Thither, swift-footed, unafraid,
     Laughing, the little Maiden leapt;
Till down beneath her fairy feet
She saw the distant surges beat,—
Great birds that look’d like butterflies
     Hovering white o’er ridgéd waves,
While trumpet-calls and thunder-cries
     Rose from the distant chasms and caves;—
Then as she gained the lonely tree,
     And stooped among the flowers, the sound
Of air and water suddenly
     Thunder’d like earthquake all around!
Fearless and happy, white and fair,
She paused in pretty wonder there,
Then looking back beheld her lover
     Beckoning with face as pale as death.
‘Come back, come back!’ he cried, while over
     The gulf she hung with bated breath—
Then smiling back to him who yearn’d
Beyond her, merrily she turn’d,
And kneeling o’er the chasm hung
To pluck one fair white flower that clung
Beneath her o’er the chasm’s gloom,
With light quick finger touch’d the bloom,
And then . . .
                     Great God, who gav’st us sight,
     Yet see’st us grope with close-shut eyes,                                     
Blind to the blessings of the Light,
     Dead to the Love that deifies!
Unto how many men each hour
     Frail little fingers seek to bring
Some gentle gift of love, some flower
     That is the Soul’s best offering?
Some happiness which we despise,
     Some boon we toss aside for ever,—
And only that our selfish eyes
     May smile one moment on the giver!
How many of us count or treasure
     The little lives that perish thus,
To garner us a moment’s pleasure,
     A moment’s space to comfort us?
Blind, ever blind, we front the sun
     And cannot see the angels near us,
Forget the tender duties done
     By willing slaves, to help and cheer us!
Earth and its fulness, all the fair
Creations of this heaven and air,
All lives which die that we may live,
     All gifts of service, we pass by,
All blessings Love hath power to give
     We scorn, O God, or we deny!
Is there a man beneath the sun,
     Tho’ poor and basest of the base,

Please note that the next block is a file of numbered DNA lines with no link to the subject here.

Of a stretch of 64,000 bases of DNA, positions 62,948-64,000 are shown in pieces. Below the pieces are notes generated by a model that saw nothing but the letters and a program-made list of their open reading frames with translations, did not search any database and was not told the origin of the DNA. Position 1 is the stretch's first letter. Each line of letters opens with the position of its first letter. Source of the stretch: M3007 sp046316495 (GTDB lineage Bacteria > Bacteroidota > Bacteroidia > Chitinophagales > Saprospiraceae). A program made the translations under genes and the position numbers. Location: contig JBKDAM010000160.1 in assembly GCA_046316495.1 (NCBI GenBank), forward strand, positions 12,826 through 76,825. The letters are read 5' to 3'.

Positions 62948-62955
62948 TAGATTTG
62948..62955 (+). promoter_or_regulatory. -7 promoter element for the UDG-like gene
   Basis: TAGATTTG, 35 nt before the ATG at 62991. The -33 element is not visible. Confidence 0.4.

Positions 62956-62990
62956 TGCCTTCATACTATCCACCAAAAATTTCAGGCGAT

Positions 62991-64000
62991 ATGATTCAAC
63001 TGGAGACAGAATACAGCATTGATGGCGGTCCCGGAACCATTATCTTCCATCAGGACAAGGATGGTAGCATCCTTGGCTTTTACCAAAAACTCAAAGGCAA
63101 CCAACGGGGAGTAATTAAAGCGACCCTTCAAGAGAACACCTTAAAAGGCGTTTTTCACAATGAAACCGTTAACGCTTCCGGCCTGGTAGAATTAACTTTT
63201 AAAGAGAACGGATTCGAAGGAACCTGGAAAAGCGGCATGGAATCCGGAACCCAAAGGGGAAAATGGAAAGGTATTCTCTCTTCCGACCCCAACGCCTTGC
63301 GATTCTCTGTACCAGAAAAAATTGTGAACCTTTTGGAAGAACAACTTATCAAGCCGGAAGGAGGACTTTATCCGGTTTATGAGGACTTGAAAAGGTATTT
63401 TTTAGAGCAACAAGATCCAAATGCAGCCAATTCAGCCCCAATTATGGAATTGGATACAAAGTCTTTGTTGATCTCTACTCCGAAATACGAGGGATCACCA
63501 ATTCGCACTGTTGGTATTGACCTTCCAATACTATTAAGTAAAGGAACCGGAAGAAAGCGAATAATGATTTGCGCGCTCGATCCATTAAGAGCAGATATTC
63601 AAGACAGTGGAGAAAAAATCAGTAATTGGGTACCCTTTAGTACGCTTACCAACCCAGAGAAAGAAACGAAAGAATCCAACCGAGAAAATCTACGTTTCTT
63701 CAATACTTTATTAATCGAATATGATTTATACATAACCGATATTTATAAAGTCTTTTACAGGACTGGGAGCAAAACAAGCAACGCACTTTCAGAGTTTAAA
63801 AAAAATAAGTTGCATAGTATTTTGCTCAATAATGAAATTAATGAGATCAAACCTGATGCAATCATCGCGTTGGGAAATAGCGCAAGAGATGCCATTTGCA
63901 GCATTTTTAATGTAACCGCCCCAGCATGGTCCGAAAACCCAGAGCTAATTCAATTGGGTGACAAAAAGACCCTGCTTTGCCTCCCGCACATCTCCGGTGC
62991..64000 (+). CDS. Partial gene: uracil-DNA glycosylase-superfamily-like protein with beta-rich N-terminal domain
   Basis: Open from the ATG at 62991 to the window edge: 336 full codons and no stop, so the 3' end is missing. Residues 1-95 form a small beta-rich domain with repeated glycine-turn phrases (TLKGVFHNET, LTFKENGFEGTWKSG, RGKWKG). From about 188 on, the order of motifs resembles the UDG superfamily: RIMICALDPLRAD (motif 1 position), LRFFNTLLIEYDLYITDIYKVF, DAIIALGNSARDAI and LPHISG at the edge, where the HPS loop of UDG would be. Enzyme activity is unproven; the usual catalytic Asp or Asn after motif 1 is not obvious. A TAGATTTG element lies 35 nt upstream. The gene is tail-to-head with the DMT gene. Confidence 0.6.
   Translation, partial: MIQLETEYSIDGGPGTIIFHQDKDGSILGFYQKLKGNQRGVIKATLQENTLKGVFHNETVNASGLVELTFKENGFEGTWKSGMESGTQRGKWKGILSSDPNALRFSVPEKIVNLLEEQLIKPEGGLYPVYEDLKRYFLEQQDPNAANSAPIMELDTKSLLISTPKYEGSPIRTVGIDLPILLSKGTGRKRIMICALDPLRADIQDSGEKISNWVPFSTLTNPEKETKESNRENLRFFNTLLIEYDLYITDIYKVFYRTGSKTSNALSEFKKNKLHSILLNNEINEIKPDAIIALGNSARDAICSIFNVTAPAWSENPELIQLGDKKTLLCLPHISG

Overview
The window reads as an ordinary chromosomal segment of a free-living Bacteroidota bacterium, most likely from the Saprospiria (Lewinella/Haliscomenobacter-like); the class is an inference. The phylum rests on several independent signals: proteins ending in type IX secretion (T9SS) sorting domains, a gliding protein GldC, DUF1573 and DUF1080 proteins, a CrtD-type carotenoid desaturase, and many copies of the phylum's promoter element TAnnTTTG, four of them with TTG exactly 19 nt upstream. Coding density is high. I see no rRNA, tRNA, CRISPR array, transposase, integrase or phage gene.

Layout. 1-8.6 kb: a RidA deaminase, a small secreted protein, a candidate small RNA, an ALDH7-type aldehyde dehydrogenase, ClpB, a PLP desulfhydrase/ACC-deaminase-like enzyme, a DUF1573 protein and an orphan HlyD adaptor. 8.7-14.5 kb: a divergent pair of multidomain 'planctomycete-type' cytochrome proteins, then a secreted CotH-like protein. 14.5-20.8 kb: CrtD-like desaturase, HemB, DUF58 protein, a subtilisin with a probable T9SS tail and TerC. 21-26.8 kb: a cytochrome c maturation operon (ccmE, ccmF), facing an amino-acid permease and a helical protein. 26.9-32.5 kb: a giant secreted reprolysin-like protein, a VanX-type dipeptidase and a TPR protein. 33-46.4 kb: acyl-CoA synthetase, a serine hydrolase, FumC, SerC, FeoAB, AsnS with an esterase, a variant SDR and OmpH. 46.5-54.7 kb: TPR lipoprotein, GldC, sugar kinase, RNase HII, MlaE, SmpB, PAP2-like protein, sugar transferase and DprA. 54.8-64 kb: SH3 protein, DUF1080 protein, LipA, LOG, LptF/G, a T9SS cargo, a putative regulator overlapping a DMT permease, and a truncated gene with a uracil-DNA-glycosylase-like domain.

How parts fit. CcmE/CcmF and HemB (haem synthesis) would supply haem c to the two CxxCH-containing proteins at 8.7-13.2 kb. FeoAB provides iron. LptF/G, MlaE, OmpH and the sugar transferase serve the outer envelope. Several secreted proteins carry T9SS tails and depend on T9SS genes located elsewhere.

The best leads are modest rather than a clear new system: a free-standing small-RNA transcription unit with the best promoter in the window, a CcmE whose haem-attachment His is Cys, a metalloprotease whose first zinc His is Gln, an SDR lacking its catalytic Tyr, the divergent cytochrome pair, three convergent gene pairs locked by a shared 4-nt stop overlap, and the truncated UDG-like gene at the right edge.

For whom such duty is not done


     To pleasure him a little space?                                                        161
A singing bird, a faithful hound,
     A loving woman, or a child,
Contented with our voice’s sound
     Patient in death if we have smiled,
These, these, O God, are daily sent
To give thine outcasts sacrament,
And in so giving themselves attain
Thy sacred privilege of pain!
Yet still our eyes turn sunward blindly,
     And blindly still our souls contemn
The loving hands that touch us kindly,
     The lips that kiss our raiment’s hem;
And we forget or turn away
From flowers that blossom on our way;
Blind to the gentle ministration
     Of tutelary angels near,
We find too late that our salvation
     Lies near, not far;—not there, but here! . . .

Even then, as with her little hand
     She grasped the flower and sought to rise,
The crag’s edge crumbled into sand,
     And fluttering from her lover’s eyes
She vanished!—With a shriek of dread
     He gained the crag, and pausing there,
The great rocks trembling ’neath his tread,
     Gazed down—and down—thro’ voids of air,
And saw beneath him, thro’ the snow                                                 
Of flying foam that rose below,
A still white form stretch’d silently
On those cold rocks that fringed the Sea!
What next did pass, he knew not. When
His blinded soul grew clear again,
He stood beneath the craggy height
Close to the surges flashing white,
And, dazzled by the foam and spray,
     Bent o’er that bruised and bleeding Form;—
Crush’d on the cruel shore it lay,
     Silent and still, yet soft and warm;
And as he knelt with tender cries
     Lifting her gently to his breast,
She stir’d and moan’d,—then, opening eyes,
     With one last smile serene and blest,
Brighten’d to see her Master bow
     Above her, gladly drank his breath,
With fluttering fingers smooth’d his brow,
     Kiss’d him, and closed her eyes in death!

How still it was! the clouds above
Paused quietly and did not move—
The waves lay down like lambs—the sound
Of crags and waves was hushed all round.
‘O God, my God!’ the Outcast said,
Kissing the lips still warm and red,
While the frail form hung lax and dead.
And lo! there stole upon his ear,                                                         
Low as his own heart’s beat, yet clear,
A murmur faint as Sabbath bells
Heard far away mid forest dells
Buried in leaves and haze, so still
And soft it only seems the thrill
Of silence thro’ the summer air—
A sigh of rapture and of prayer!

And lo! his dark face seaward turn’d,
As in a vision he discerned,
     Thro’ thickly flowing tears, a Form
In saffron robes and golden hair,
Walking with rosy feet all bare
     The Waters slumbering after storm!

A Maiden Shape, her sad blue eyes
Soft with the peace of Paradise,
She walked the waves; in her white hand
Pure lilies of the Heavenly Land
Hung alabaster white, and all
The billows ’neath her light footfall
Heaved glassy still, and round her head
     An aureole burnt of golden flame,
As nearer yet, with radiant tread,
     Fixing her eyes on his, she came.
Then as she paused upon the Sea
Gazing upon him silently
With looks insufferably bright                                                            
     And gentle brows beatified,
He knew our Lady of the Light,
     Mary Madonna, heavenly-eyed!

     He look’d—he listen’d.
                                         ‘Speak!’ she said,